Being active and good nutrition are vitally important for maintaining the best possible quality of life in older age.”

It is important to balance the energy you use for physical activity with energy going into your body (as food and drink). This will help you maintain a healthy weight and will keep your body working well.

The National Health and Medical Research Council recommends twelve dietary guidelines for maximum vitality, energy and health in older people.*

1. Enjoy a wide variety of nutritious foods.

Eat something from each of the 5 food groups every day:

  • bread, cereals, rice, pasta, noodles
  • vegetables, including legumes (beans and peas)
  • fruit
  • dairy, milk, yoghurt, cheese
  • meat, fish, poultry, eggs, nuts
2. Keep active to maintain muscle strength and a healthy body weight

Increase all activities and decrease sitting for long periods.

3. Eat at least three meals every day

Regular meals make it more likely that you will get variety and amount of food you need.

4. Care for your food: prepare and store it correctly

Prepare and store food correctly, clean your fridge weekly and throw out anything that has been there too long.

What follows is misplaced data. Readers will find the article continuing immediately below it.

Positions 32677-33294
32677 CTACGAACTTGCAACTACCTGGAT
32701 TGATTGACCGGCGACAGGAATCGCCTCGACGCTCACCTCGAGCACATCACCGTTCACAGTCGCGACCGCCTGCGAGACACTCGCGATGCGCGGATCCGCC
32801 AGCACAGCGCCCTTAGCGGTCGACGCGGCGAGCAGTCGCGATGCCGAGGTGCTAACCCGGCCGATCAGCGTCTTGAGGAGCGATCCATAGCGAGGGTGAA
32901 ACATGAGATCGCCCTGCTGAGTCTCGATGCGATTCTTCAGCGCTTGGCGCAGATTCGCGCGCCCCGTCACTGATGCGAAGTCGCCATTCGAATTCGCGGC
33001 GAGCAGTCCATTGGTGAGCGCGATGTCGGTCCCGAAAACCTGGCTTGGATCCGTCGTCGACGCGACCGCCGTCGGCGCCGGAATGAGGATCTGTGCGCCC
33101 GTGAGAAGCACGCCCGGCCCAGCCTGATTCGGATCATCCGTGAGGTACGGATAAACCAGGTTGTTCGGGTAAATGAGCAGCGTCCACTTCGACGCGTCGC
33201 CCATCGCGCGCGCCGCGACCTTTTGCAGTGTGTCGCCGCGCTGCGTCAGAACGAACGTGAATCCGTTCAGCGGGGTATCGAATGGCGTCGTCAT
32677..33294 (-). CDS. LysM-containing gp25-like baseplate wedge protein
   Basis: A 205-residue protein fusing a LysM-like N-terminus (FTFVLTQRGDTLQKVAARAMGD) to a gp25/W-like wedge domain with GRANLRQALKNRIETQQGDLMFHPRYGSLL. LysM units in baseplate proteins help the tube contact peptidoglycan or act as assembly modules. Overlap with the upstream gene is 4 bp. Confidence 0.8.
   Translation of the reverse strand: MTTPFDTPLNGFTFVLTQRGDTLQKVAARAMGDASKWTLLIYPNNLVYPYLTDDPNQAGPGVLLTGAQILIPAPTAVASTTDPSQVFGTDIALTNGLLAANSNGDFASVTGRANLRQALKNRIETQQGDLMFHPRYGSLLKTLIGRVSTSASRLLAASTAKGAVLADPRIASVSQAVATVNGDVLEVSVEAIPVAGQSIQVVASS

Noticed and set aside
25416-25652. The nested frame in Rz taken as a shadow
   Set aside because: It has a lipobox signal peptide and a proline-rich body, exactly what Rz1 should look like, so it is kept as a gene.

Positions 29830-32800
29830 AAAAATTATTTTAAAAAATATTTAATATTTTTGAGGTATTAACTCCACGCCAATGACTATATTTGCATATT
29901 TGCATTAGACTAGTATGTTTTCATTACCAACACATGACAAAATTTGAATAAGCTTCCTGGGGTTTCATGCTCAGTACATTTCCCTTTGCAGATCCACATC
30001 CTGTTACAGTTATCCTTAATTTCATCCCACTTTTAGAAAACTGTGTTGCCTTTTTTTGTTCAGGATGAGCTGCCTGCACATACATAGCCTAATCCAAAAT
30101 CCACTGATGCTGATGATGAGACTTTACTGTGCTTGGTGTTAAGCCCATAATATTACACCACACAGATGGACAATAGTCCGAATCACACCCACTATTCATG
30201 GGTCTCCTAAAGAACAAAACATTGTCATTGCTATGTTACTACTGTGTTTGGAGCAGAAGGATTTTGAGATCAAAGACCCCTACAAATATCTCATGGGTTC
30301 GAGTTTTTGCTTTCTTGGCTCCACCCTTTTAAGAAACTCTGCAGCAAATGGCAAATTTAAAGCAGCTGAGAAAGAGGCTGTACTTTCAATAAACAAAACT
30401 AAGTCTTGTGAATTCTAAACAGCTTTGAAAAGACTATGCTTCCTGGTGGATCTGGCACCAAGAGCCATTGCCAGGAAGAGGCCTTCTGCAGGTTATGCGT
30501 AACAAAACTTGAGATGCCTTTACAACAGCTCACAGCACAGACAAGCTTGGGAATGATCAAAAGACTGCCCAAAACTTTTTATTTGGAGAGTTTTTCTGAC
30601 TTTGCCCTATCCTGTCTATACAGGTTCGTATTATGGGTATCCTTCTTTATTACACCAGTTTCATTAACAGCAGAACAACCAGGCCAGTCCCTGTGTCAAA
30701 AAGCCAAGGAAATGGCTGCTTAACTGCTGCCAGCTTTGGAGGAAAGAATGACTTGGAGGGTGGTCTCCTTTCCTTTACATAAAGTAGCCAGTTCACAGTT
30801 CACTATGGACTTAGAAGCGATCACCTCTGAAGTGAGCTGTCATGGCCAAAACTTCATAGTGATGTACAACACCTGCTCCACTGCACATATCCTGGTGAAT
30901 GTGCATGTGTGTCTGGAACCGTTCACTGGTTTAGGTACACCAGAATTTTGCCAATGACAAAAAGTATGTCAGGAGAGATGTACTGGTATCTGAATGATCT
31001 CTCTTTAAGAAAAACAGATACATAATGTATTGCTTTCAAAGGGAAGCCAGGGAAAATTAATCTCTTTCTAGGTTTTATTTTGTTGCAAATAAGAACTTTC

5. Eat plenty of vegetables and fruit

Eat at least two serves of fruit and five serves of vegetables every day. A serve is equal to one handful.

6. Eat plenty of cereals, breads and pasta
7. Include foods that are high in calcium

Having plenty of calcium will slow bone loss as you age and help prevent osteoporosis.

8. Eat a diet low in saturated fat

This will help to control your cholesterol.

9. Choose food low in salt and use slat sparingly

This will help to control your blood pressure.

10. Use added sugars in moderation

Sugars found in many natural foods such as milk and fruit are good for you. But some foods such as soft drinks, cordial, lollies, honey and jam are almost entirely sugar.

11. Drink adequate amounts of water and/or other fluids

If your urine is dark yellow (except first thing in the morning) you are not drinking enough. Water, soup, tea, coffee, juice, custard, milk. jelly and ice cream are all fluids.

12. If you drink alcohol, limit your intake

In moderation, alcohol can be a pleasure and can enhance a meal. Small amounts (no more than 2 standard drinks per day) can be beneficial, but too much will damage your health.

Taken from Australian Government and Sports Medicine Australia initiative “Choose Health: Be Active:”.

*For more information on the guidelines and a complete description of the 12 groups visit www.health.gov.au